• What assessment approaches engage the intersections of language, access, and power? 
      • How, why, and when do you change or challenge approaches to engaging the intersections of language, access, and power? 
      • How have current cultural contexts affected the way we conceptualize and engage the intersections of language, access, and power? Who and what have such contexts called to the forefront, and whom and what have they marginalized? Why and to what end(s)? 

Proposal Format 

Attendees may have only one speaking role, and proposal submissions must specify one of the following formats: 

      • Regular Session—Individual proposals: Individuals may submit proposals for 15-minute talks on panels created by the conference organizers. These proposals should be no more than 300 words. 
      • Regular Session—Panel proposals: Groups may submit proposals for 75-minute panel presentations. These proposals should be no more than 200 words per presentation plus a 150-word contextualization/justification of the panel (800 words max.). 
      • Poster Presentations: Posters will be on display throughout the day with special times dedicated for conversations about this work. Proposals for poster presentations should be no more than 300 words.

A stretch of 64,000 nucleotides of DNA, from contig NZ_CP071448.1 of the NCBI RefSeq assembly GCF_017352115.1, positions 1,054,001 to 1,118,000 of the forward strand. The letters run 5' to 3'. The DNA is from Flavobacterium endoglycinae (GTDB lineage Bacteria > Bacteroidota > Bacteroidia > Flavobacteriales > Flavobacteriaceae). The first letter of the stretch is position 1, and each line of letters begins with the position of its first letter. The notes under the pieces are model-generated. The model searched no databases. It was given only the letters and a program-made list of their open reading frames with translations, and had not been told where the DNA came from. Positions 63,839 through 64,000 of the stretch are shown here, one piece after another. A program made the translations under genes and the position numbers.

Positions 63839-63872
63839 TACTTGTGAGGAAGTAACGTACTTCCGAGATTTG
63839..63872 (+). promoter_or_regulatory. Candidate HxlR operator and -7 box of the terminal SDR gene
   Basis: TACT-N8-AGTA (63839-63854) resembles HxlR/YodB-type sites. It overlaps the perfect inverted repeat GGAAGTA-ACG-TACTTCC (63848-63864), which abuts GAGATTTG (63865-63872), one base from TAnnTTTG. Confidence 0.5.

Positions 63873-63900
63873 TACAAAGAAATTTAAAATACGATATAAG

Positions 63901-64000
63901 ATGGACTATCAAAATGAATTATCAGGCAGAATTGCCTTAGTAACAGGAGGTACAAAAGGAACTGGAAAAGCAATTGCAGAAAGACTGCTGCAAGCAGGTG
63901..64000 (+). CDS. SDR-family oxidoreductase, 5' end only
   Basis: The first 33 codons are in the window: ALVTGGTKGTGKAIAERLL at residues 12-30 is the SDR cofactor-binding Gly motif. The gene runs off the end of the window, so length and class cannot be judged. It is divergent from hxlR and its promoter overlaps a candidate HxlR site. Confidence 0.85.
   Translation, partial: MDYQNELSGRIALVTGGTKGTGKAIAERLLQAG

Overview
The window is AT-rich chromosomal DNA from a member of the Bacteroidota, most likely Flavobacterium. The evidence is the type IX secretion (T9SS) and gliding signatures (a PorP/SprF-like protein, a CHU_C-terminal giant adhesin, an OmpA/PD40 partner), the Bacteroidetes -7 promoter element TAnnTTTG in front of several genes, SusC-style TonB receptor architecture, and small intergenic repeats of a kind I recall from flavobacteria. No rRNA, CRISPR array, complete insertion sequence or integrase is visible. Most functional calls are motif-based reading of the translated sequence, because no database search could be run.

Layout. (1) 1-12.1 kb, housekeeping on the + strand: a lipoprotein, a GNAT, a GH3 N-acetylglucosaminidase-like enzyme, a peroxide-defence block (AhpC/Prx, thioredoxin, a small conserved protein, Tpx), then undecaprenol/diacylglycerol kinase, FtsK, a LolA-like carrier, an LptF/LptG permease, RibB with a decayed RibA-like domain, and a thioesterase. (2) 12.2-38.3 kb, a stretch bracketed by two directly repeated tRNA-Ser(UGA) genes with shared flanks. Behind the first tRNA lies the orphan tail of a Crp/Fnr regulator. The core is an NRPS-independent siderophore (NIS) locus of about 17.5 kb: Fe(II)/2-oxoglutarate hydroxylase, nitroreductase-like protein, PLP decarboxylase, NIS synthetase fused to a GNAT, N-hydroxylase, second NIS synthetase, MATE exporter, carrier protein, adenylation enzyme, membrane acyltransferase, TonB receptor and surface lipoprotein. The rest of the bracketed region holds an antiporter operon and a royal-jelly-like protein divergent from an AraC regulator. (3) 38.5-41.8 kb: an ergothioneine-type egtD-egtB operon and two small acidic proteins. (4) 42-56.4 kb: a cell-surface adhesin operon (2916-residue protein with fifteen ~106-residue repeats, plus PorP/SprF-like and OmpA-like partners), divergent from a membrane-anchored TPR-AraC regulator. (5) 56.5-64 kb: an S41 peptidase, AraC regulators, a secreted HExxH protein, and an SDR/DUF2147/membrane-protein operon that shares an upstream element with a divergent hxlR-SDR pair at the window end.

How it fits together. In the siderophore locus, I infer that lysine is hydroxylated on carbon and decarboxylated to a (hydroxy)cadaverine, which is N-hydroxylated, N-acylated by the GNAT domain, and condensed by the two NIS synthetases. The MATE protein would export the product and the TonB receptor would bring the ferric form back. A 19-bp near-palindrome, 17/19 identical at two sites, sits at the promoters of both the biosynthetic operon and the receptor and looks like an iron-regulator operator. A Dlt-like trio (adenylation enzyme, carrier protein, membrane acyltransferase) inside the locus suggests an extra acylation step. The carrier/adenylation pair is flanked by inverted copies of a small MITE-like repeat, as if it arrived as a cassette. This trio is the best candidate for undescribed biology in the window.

Although we acknowledge that nothing is fully accessible, we also acknowledge that access in any community space is everyone’s responsibility and should be considered throughout presentation preparation. We ask you to take this responsibility up at every stage of your participation in the ATTW conference, from planning and writing your proposal to delivering your presentation. Please also contact the conference co-chairs with any questions, requests, or comments regarding accessibility preparations for the conference. 

Proposals should not include any identifying information, including the names and institutions of presenters. 

All rooms will have a projector. Please bring your own laptop and Mac connectors. 

Submission 

The submission deadline extended by a week to November 1, 2019

Click here to submit a proposal.

Intended Audiences 

All teachers, researchers, community members, students, and industry professionals interested in technical communication are welcome. Lower registration rates are available for students, contingent faculty, and community presenters. Additional registration information is forthcoming. 

Contact 

For additional information about this CFP and the conference theme, please contact the conference co-chairs, Laura Gonzales (gonzalesl@ufl.edu) or Ann Shivers-McNair (shiversmcnair@email.arizona.edu). 

References 

      • Agboka, G. Y. (2013). Participatory localization: A social justice approach to navigating unenfranchised/disenfranchised cultural sites. Technical Communication Quarterly, 22(1), 28- 49.